Lupus was the reason behind my experience with mild depression, and every day I’m grateful for my diagnosis the very next day. I’m grateful because I have no idea what living with that state of mind could’ve done to me over an extended period of time. But I do know that it would’ve been the hardest thing in my life, lupus included. The fact that lupus makes me more susceptible to anxiety and depression is terrifying, as even having it occupy me for a short period of time was like not knowing myself at a fundamental level.

I never could’ve understood before I experienced it for myself, but depression and anxiety are not just a battle, they are undoubtedly a war in and of themselves. And I know I’m not the only one with this type of experience. If you’re currently struggling and reading this, please know that you are so loved. There is so much support for you. Although I’m sure it feels relentless, you will find your way out of that hole.

From one lupie to another: You’ve got this. I’ve got this. We’re in this together for the long haul, and no matter what, we’ve got this!

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Note: Lupus News Today is strictly a news and information website about the disease. It does not provide medical advice, diagnosis, or treatment. This content is not intended to be a substitute for professional medical advice, diagnosis, or treatment. Always seek the advice of your physician or other qualified health provider with any questions you may have regarding a medical condition. Never disregard professional medical advice or delay in seeking it because of something you have read on this website. The opinions expressed in this column are not those of Lupus News Today, or its parent company, BioNews Services, and are intended to spark discussion about issues pertaining to lupus.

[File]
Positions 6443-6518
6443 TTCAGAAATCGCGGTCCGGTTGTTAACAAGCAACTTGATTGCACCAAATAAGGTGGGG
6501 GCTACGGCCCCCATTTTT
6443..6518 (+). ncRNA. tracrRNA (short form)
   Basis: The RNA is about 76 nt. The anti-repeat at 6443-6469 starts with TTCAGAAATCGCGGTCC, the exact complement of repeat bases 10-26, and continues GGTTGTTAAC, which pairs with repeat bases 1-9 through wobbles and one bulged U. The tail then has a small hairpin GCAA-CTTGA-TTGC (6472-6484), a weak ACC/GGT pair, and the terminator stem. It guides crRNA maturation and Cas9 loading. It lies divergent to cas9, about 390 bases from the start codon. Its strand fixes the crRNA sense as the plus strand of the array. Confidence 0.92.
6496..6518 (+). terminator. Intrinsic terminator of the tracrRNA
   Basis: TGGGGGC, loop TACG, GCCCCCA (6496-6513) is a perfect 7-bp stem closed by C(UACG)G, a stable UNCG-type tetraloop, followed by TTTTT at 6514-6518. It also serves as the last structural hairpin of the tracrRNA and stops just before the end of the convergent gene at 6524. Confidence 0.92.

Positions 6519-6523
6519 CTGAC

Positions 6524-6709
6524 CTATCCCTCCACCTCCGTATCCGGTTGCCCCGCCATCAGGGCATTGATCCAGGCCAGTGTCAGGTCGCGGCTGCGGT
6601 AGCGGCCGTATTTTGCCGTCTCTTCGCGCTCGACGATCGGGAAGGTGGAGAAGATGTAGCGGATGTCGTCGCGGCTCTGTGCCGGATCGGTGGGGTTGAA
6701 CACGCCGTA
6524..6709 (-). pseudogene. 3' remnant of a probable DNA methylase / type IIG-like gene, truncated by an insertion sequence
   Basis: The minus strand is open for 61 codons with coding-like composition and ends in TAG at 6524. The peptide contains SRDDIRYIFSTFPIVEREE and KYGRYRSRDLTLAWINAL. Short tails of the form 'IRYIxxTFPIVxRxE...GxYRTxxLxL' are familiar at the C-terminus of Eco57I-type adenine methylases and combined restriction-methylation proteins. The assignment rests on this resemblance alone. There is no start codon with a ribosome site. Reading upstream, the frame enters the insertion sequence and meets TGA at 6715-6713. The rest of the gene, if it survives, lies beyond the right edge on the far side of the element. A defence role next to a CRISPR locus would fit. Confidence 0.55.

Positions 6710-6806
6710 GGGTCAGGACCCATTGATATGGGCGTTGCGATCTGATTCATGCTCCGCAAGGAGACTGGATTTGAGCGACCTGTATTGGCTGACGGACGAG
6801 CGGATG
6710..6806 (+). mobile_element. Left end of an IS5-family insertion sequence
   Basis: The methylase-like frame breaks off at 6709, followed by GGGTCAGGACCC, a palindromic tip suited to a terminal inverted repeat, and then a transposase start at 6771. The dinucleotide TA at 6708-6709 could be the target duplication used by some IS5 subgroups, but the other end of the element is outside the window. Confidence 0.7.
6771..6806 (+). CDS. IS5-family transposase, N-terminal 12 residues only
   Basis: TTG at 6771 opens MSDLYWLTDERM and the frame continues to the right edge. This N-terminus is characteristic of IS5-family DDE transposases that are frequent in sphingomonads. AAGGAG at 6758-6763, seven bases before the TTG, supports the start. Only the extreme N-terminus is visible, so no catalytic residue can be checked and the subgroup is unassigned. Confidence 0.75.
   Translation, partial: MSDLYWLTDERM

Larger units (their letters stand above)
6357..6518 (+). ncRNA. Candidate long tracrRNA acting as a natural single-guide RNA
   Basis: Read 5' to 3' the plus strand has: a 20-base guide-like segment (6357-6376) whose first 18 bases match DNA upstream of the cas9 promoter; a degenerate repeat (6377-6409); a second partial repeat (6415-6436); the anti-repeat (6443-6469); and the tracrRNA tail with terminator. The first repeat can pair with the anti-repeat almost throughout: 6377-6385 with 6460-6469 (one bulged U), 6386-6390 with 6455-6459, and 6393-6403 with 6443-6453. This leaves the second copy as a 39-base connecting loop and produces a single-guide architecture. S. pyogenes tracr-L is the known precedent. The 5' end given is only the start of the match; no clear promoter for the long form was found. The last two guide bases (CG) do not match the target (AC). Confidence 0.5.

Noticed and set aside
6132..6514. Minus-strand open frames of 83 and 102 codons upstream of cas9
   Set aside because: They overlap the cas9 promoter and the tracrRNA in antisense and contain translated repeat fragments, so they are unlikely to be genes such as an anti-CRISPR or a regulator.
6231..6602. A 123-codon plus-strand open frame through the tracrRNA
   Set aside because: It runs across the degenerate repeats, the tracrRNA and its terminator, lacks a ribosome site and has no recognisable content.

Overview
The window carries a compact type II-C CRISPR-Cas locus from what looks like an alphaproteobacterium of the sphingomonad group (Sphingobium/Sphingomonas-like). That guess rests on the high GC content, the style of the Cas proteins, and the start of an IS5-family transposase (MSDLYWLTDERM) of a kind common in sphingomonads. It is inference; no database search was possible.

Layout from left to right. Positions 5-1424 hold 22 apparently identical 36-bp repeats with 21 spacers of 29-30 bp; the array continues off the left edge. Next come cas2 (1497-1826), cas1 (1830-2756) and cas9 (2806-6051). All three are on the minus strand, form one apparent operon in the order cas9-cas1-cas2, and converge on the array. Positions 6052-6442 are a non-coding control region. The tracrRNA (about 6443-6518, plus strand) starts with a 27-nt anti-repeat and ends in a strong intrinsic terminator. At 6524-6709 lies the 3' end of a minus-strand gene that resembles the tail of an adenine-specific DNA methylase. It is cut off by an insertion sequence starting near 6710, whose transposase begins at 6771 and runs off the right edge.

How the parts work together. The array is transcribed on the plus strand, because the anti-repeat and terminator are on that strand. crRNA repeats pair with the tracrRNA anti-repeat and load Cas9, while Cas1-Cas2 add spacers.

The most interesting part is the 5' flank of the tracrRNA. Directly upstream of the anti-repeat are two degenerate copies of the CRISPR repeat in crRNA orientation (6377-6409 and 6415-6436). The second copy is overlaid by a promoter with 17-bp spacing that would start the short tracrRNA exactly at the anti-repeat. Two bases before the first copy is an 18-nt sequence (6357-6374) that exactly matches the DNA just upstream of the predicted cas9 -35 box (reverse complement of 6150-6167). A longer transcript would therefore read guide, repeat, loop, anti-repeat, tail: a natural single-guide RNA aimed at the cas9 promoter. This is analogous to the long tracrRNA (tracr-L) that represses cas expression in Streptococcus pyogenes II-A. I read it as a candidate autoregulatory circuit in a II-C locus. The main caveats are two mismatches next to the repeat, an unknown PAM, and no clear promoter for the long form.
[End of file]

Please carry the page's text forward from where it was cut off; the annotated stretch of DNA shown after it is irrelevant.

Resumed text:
2 comments

  1. Christine Ryan says:

    This was interesting. I had a career as a clinician and advocate for those with severe mental illness, including depression. I always felt I was successful because I too had to live with a low level bipolar disorder which but the same time as my seizures, Pericarditis. Joint pain and fatigue. Because I was in the field and also experienced a slight period of delusional thought , I had true empathy. Ironaclly, it now seems as if the 15 years I went without the diagnos of lupus was probably the cause of my mood issues and cognitive problems. It would have been great if I were diagnosed 15 years ago, but at Least I have been there and will always advocate for the stigma of mental illness, thanks for your story

  2. Rufus says:

    I have had +ANA, +dsDNA, photosensitivity,dry eye syndrome, dry mouth, dry skin, chronic fatigue, muscle weakness, neurological symptoms, and a dozen other autoimmune symptoms for over 2 years. I have no diagnosis and the rheumatologists won’t even see me. Talk about depressing, it’s enough to make a guy drink except I don’t drink, so I don’t even have that.